The Raspberry Pi runs at 5 Volts and a current of 1 Ampere.
The voltage is fixed. For the current: You can run the RPi at lower currents (especially the model A), but to make sure it runs stable, provide at least 1 Ampere. This is true, if you don't connect anything to the USB ports of the RPi. Every device you directly connect to the USB port will draw additional
If you connect more than one RPi to one power supply (like a USB hub with only one power adapter), the voltage does not split up, so it would provide 5 V for every RPi. But the current would split up. You can simply sum all current needs of all the devices, you connect to one power supply. If you connect three RPis to a power supply, it needs to provide 3 Amperes. Every additional device, you connect to the RPis USB port will also sum up.
The 7-Port hub you linked, comes with a power adapter providing 15 Watts. Watts are calculated Amperes * Volts. The power adapter outputs 5 Volts, so you can calculate the available current by dividing the Power (Watts) by Volts. If you divide 15 Watts by 5 Volts, you get 3 Amperes (15 W / 5 V = 3 A). The linked hub would be sufficient to power tree RPis at maximum if you don't connect anything else to the RPi's USB ports.
Current Limit per Port:
The next thing to look for, when buying an USB hub, is how it limits the current on each port. The linked hub can provide 3 Amperes, so it seems like it is no problem to power three RPis connected to three of it's ports. But some hubs are limiting current on each port sometimes even to 0.5 Amperes. For the linked hub, this seems not to be the case. The part about iPads means, the iPad will limit the current, not the hub. If the hub is not intelligent and says "I have a lot of current for you", the iPad will draw only 0.5 Amperes (500 mA).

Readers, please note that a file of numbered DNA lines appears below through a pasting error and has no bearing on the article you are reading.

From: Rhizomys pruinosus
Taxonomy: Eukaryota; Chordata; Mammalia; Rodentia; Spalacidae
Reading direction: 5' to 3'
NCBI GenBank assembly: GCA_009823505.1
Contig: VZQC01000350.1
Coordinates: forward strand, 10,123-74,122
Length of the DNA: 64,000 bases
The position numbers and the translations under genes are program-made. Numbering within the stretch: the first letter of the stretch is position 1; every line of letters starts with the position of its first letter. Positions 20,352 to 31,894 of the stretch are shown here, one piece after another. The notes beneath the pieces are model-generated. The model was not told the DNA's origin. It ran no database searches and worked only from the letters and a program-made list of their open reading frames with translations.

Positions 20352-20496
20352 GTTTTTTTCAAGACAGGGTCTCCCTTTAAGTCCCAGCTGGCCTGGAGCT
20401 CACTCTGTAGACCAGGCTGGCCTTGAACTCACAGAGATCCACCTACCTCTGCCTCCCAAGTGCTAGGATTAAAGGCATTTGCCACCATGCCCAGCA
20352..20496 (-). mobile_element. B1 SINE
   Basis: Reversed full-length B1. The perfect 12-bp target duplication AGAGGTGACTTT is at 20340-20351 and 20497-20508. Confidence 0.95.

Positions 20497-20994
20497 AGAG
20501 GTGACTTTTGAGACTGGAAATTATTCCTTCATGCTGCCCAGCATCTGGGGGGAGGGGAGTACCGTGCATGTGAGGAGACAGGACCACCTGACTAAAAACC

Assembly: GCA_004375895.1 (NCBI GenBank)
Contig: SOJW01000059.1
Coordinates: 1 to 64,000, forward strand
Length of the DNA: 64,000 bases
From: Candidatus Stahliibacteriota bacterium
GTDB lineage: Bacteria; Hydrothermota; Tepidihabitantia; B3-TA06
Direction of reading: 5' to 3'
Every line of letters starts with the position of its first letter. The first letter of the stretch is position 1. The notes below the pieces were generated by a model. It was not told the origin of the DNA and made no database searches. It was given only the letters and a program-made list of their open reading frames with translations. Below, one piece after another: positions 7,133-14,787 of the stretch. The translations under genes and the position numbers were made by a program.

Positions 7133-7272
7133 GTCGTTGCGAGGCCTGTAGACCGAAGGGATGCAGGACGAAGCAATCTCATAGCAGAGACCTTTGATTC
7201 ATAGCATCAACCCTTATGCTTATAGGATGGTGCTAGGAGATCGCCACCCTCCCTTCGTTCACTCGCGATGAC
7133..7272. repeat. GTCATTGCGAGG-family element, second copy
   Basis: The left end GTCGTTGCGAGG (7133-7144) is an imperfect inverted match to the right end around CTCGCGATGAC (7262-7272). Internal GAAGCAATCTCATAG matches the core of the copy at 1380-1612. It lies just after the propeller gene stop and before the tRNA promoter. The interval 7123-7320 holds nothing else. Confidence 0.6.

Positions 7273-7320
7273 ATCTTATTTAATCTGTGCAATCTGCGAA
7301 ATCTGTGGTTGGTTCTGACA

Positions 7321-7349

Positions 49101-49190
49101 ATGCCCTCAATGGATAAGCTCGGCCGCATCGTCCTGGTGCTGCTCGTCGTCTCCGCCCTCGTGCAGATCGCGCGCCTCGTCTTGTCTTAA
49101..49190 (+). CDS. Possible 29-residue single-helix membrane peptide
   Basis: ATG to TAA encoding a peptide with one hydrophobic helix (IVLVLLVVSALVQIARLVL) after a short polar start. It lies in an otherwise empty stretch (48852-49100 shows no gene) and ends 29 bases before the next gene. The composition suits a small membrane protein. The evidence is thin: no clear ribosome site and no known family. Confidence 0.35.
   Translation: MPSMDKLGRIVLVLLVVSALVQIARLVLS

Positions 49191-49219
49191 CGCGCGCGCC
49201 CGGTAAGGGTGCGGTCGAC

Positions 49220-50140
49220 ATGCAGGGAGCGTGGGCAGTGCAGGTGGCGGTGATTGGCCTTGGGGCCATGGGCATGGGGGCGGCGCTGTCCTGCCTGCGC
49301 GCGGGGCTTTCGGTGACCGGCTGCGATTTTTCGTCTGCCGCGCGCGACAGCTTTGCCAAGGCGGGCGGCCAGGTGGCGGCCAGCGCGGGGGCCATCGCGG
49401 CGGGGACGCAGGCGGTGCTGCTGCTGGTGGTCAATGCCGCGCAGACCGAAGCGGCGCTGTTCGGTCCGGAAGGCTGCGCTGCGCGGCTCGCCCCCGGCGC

Power for 6 Raspberry Pis:
To power 6 Raspberry Pis, you would need a power supply that is capable to provide at least 6 Amperes. That is a lot of current. But for example, this USB charger claims to be able to deliver 8 A but it only has five ports. But as it claims to limit each port to 2.4 A, it would be possible to connect two RPis to one port. This would be possible for example with a passive USB hub.
Note on additional USB devices:
Again: If you want to connect additional devices like USB drives, keyboards etc to the USB ports of your RPis, you need their current needs to the whole sum. But as the USB ports of the A and B model are not protected that good, I would recommend to connect devices only via active USB hubs to the RPi, especially if you want to connect USB hard-drives. If you want to connect USB flash drives, they won't add much current needs. Maybe 100 mA maximum. But some of them are drawing dangerous spikes of current for a really short time if you plug them in. I had some flash drives crashing my RPi model B every time I plug them in. With an active (powered) USB hub, that does not happen. Or plug the flash drive in before powering up the pi and never unplug it again.
The Model B+ claims to have better protected USB ports and should be able to provide at least 1 Ampere to connected devices (if the RPi is provided with at least 2 Amperes). This should be enough to power a modern 2.5 inch form factor hard-drive. I did not look at the schematics of model B+, nor tried that, so I cannot verify that information.